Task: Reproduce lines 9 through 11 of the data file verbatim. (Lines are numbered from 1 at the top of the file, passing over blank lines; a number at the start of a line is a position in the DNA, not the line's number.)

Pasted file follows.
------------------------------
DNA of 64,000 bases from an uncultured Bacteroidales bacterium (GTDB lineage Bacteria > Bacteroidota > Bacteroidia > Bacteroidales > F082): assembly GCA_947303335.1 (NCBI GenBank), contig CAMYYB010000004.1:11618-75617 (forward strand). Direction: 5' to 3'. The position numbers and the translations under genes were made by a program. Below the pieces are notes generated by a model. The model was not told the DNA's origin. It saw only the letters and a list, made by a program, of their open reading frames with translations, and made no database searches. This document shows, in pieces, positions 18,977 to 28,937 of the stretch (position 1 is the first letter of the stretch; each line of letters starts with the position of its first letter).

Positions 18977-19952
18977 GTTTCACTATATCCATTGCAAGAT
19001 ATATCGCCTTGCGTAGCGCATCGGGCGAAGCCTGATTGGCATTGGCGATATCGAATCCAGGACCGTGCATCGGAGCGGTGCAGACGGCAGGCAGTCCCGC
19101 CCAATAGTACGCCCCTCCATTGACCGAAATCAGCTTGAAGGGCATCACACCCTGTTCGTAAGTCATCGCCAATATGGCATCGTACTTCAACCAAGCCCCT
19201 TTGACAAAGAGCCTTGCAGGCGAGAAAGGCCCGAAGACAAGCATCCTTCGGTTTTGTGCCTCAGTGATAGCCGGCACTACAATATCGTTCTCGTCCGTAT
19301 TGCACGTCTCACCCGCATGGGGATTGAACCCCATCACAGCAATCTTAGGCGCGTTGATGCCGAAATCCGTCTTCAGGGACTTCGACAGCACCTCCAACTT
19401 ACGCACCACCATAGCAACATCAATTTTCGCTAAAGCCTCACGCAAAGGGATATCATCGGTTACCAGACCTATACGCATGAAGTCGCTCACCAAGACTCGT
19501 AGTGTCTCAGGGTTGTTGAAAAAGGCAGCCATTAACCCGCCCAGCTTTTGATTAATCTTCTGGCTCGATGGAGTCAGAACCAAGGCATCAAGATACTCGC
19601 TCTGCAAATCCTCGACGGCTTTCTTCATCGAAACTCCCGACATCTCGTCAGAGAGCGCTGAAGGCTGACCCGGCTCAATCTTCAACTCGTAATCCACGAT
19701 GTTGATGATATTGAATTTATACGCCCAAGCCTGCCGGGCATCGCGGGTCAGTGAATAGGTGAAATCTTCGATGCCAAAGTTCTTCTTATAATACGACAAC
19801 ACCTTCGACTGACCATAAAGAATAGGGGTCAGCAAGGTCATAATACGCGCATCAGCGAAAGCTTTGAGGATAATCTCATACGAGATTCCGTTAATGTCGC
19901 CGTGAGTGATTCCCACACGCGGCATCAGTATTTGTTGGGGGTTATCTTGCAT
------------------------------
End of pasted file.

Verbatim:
19501 AGTGTCTCAGGGTTGTTGAAAAAGGCAGCCATTAACCCGCCCAGCTTTTGATTAATCTTCTGGCTCGATGGAGTCAGAACCAAGGCATCAAGATACTCGC
19601 TCTGCAAATCCTCGACGGCTTTCTTCATCGAAACTCCCGACATCTCGTCAGAGAGCGCTGAAGGCTGACCCGGCTCAATCTTCAACTCGTAATCCACGAT
19701 GTTGATGATATTGAATTTATACGCCCAAGCCTGCCGGGCATCGCGGGTCAGTGAATAGGTGAAATCTTCGATGCCAAAGTTCTTCTTATAATACGACAAC